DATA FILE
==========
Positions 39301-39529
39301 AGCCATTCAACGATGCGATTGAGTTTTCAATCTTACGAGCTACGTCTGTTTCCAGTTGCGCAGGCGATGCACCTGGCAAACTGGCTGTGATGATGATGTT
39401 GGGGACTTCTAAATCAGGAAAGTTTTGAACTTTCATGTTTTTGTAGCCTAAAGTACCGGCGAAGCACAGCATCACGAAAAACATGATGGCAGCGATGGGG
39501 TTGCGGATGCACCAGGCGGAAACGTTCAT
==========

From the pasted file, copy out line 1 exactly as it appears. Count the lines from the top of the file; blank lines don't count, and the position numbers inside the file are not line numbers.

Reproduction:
Positions 39301-39529